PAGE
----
Category Archives: Reflective Assessment

Best Practices for Effective Blog

Does this image help you revise all the parts and nuances of a successful blog post? Importantly, did you need to revise your prose at all to incorporate well your media? This list will also help you will smaller details, … Continue reading

Posted in Best Practices for Blogging, PQP: Praise, Question, Polish, Reflective Assessment, Twitter, Writing | Leave a comment

Let’s Use Malcolm Gladwell’s Podcast to Introduce Kate Chopin’s The Awakening

Malcolm Gladwell examines the story of this famous painting to begin his podcast. Below is an image of Calling the Roll After An Engagement, Crimea, better known as The Roll Call. I used the image from Wikipedia; it is an 1874 oil-on-canvas … Continue reading

Posted in American Literary Studies, Design Thinking, Podcast, Reflective Assessment | Tagged | 4 Comments

Create a Compelling Argument

In 4-6 sentences (of Standard English), make an argument for the best AP Prompt that illuminates the most profound literary qualities of Cather’s novel, My Antonia. If someone else has claimed the same prompt that you had in mind, then … Continue reading

Posted in AP Mindset, Growth Mindset, Metacognition, Reflective Assessment | Tagged | 11 Comments

Sharing Our Best AP English Lit Multiple Choice Questions

In an attempt to understand how to navigate AP Multiple Choice questions, we spent a night composing some. Here are our three best to date. We would appreciate any positive feedback in our comments below. HB’s Multiple Choice question is … Continue reading

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Create a Argument for the Best AP Prompt

Just to let you know that the technology department in the Crowsnest likes to connect literature to movies, enjoy this trailer from the interesting teen movie, Easy A. Though by no means a rendition of Hawthorne’s novel, The Scarlet Letter, … Continue reading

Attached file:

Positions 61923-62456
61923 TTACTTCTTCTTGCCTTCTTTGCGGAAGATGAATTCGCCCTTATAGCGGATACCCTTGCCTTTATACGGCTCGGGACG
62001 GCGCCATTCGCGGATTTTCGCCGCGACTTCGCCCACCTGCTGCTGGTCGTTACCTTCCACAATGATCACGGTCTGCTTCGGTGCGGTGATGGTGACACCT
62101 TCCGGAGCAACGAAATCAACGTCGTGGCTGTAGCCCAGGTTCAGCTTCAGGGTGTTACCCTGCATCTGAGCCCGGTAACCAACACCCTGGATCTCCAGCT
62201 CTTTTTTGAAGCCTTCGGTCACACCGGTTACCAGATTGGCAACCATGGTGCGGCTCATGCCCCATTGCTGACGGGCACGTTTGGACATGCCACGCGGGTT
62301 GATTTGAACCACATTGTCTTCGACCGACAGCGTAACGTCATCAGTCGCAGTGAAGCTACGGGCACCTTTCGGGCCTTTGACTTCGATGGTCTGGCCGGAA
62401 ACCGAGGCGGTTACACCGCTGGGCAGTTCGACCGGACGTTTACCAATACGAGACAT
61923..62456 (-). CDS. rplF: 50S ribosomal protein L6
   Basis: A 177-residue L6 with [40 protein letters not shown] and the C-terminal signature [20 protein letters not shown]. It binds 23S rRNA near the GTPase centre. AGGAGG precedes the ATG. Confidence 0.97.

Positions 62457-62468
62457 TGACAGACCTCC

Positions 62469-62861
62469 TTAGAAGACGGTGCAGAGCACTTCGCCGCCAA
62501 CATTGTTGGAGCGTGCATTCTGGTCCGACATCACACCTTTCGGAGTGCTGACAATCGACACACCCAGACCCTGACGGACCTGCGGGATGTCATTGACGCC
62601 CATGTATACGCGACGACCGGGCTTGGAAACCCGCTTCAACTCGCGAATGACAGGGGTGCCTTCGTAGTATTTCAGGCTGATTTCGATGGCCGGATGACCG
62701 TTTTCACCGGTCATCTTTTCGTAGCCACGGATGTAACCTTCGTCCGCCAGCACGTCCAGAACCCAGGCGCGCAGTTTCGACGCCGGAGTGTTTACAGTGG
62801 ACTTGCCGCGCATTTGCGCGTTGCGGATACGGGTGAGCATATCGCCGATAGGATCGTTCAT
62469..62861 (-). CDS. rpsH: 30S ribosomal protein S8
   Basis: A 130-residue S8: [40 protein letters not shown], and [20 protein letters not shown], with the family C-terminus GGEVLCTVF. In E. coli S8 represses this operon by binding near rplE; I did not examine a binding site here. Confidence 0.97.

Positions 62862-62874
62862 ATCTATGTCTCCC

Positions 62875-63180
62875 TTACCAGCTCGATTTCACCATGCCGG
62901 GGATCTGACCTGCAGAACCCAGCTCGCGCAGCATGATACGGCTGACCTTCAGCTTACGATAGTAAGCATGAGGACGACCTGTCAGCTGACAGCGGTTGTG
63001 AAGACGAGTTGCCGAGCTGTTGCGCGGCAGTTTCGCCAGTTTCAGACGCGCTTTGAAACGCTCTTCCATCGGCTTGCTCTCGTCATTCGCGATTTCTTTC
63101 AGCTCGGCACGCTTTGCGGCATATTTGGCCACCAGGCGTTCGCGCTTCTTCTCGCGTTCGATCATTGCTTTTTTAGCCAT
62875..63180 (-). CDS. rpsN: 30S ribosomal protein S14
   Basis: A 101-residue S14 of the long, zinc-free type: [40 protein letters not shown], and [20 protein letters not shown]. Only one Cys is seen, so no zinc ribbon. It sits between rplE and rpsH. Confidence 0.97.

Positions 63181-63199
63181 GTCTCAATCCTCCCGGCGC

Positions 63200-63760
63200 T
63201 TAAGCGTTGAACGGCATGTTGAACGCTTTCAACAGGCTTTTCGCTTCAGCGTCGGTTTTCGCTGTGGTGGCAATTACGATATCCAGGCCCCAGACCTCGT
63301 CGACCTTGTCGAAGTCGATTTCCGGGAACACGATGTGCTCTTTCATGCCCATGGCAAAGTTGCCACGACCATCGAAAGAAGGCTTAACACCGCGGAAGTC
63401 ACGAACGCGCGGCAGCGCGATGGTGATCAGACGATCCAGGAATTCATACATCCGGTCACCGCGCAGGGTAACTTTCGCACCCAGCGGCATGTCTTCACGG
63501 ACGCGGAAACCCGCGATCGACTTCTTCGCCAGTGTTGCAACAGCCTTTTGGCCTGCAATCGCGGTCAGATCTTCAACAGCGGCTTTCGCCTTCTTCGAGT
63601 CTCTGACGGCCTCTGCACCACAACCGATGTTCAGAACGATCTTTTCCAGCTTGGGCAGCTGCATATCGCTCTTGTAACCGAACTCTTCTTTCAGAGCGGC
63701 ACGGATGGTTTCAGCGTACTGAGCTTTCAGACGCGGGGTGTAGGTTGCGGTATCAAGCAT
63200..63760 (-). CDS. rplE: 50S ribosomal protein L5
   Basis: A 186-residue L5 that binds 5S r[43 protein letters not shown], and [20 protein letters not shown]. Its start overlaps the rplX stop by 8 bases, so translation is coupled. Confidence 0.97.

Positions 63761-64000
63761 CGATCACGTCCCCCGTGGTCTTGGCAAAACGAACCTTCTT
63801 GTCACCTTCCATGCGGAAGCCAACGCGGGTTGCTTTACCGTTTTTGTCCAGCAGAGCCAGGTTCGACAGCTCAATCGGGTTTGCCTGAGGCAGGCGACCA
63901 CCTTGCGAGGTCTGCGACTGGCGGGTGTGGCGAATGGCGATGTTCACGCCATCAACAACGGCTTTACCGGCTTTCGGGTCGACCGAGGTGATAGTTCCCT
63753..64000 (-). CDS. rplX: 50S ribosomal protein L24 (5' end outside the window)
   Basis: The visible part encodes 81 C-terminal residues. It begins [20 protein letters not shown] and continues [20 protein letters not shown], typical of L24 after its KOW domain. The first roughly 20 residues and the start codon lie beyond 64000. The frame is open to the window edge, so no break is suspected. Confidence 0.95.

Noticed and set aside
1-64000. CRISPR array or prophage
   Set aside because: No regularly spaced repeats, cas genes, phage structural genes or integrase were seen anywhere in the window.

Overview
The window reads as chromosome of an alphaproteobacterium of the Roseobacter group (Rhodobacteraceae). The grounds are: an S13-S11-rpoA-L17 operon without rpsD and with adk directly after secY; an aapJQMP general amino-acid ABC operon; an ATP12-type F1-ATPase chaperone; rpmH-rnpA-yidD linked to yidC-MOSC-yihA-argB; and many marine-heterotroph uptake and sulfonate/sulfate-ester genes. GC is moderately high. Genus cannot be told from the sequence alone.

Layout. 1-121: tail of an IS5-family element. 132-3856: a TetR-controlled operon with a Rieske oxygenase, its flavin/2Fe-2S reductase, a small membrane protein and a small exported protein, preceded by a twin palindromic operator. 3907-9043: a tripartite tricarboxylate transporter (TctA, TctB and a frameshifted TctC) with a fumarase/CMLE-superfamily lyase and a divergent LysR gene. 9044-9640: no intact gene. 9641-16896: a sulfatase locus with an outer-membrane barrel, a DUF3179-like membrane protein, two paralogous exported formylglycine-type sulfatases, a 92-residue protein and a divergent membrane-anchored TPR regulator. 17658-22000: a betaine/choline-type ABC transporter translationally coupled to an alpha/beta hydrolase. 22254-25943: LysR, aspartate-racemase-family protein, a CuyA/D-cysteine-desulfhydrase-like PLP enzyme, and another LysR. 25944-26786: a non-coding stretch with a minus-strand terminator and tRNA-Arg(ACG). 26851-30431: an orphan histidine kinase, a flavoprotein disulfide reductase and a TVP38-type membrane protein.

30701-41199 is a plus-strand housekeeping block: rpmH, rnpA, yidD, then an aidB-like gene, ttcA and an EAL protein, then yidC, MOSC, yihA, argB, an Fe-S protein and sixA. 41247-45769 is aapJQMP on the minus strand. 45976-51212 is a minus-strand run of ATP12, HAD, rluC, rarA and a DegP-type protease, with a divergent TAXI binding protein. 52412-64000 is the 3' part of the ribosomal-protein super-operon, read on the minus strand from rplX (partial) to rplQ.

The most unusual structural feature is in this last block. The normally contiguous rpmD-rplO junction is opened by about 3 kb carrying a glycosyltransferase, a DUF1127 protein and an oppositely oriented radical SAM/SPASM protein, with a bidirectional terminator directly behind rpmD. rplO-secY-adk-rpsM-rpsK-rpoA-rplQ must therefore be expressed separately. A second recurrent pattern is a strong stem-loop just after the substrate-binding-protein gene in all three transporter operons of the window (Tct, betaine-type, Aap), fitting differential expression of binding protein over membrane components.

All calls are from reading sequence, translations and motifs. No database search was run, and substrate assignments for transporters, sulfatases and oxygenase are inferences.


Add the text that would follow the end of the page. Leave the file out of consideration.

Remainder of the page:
Posted in 21st Century Learning, Homework, Reflective Assessment | 11 Comments

What’s Your Takeaway?

The goal of this blog post is to begin a conversation during the first night of study hall tonight among students in all four of my classes about individuals’ reaction to our community text, Mark Shriver’s  A Good Man. Please reflect … Continue reading

Posted in 21st Century Learning, Reflective Assessment, Service Learning, Summer Reading | 73 Comments

This Might Be About Sex and Vampires – But This is No “Twilight”

Vampirism is not always about Dracula. Throughout the eras of American Literature, the most important motif to consider would be Foster’s “Acts of Vampires”, in which a character – likely (but not always) a woman – will have something taken … Continue reading

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Setting in American Literature

Setting has the ability to represent not only a character’s geographical location, but also their mental state on their journey. In “Young Goodman Brown”, the physical setting of the dangerous woods is used to represent Brown’s internal struggle coming to … Continue reading

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The Quest: It’s More Than Just a Trip

The Foster motif that “Every Trip is a Quest (except when it’s not)” has been the most prominent throughout all of the eras of American literature. These quests all contribute to the plot by adding more dimensions to the story … Continue reading

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Rebirth through Water

Water as a purifier is used throughout literature to represent a character’s transformation and self discovery.  Foster uses water in baptism to “symbolize death and the rebirth as a new individual” (Foster). Water represents a turning point in the story … Continue reading

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